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A sense of mystery. What makes you read on? #3

Posted by on Nov 18, 2012 in On Writing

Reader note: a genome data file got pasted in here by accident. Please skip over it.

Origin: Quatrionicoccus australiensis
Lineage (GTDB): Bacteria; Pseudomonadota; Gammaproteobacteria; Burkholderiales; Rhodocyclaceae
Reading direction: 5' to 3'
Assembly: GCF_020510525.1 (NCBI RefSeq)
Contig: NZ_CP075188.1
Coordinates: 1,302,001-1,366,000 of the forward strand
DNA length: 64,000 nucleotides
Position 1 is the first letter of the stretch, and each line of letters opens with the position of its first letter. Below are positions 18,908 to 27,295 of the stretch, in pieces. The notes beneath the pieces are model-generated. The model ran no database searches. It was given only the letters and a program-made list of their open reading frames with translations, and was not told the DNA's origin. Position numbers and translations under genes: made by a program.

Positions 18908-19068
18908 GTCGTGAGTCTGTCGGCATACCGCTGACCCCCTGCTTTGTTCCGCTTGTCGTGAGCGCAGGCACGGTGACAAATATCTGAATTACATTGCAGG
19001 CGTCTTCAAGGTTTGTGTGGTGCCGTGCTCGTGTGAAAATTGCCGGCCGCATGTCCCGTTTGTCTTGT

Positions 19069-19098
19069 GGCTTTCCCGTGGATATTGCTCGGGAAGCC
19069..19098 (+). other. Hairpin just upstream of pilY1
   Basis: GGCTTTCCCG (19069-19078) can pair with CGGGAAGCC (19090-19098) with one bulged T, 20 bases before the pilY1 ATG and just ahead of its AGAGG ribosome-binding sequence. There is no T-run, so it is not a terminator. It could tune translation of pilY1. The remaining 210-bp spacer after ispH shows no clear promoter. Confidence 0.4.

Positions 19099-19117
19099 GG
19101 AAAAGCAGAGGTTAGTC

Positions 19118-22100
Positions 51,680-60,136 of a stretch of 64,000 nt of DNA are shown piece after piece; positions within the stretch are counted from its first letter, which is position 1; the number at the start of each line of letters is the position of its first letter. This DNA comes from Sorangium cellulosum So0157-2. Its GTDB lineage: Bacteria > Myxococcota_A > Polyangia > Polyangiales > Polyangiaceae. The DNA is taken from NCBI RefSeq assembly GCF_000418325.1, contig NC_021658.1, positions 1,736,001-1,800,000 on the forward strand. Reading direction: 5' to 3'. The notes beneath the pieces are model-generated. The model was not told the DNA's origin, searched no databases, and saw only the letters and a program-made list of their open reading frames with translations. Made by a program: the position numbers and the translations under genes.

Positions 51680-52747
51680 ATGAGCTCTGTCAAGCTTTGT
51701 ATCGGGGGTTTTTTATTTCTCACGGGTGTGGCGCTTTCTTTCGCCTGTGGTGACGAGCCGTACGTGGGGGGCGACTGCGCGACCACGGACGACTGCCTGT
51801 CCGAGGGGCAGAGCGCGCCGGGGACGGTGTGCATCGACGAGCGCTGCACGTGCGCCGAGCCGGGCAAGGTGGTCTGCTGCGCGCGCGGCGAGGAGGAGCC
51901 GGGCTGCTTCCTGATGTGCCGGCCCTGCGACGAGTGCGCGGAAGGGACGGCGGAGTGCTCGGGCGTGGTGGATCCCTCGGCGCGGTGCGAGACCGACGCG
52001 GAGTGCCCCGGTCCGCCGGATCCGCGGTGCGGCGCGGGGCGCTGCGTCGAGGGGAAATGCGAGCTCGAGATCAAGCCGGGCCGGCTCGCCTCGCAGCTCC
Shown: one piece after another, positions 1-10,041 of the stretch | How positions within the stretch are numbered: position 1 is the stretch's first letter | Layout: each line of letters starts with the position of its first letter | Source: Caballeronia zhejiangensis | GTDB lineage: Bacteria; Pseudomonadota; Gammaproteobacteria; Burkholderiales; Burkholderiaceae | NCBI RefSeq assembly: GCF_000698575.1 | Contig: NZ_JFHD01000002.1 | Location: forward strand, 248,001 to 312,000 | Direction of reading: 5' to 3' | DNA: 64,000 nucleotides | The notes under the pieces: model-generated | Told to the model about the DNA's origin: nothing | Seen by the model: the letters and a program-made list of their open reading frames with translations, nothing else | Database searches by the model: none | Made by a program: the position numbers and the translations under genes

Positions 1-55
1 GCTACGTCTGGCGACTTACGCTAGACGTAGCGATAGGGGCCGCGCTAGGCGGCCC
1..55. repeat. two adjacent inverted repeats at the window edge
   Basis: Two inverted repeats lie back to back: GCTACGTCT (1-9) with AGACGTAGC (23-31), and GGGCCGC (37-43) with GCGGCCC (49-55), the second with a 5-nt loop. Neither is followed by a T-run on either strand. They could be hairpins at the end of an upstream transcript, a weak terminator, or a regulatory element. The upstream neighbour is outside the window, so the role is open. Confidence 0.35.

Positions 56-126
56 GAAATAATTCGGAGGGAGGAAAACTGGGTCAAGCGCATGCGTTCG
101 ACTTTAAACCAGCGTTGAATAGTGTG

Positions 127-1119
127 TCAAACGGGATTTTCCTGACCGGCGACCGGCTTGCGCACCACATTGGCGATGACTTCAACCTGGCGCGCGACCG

I will tell you a little-known secret about why people read on. The secret concerns the way our brains operate. It will help you pull your readers forward through your story. As a writer, it is vitally important that you know this. The second secret is . . . wait, there’s someone at the door. I hope it’s not that guy who was waving a gun at me when I cut in front of him a few minutes ago. He looked like one mean mother. Wait . . . what the! The third secret of creating a sense of mystery is . . . hold on, I could finish this, but I think there are three people outside now. And one of them is around the back. And there’s another one upstairs! What the hell is that buzzing noise? Is that a chainsaw? Maybe two! The fourth secret of mystery is easy to guess. It goes back a long way. You know, I was always afraid of one thing. When I was a child it wasn’t men in masks that worried me. It was something more ancient, more hard wired inside me, more evil. Something I couldn’t escape. Do you know what it is? If you want to know the fifth mystery you will have to wait until the next time we get back to this subject. To summarise, the five techniques for creating a sense of mystery in your writing, as used above, are: * Foreshadowing and keeping people waiting for an answer. * Putting your character in danger. * Increasing the danger. * Shifting the fear to something different, something older or more personal * The cliff hanger. These techniques must not be over-used, but if you use them well, in a new and unique way, you will drive your readers to read on. And that’s what we want, isn’t it, for readers to read our stories? I wonder would you mind telling us, through a comment below, which other mystery techniques writers use, as this list isn’t intended to be complete, just a good starting point for a conversation?...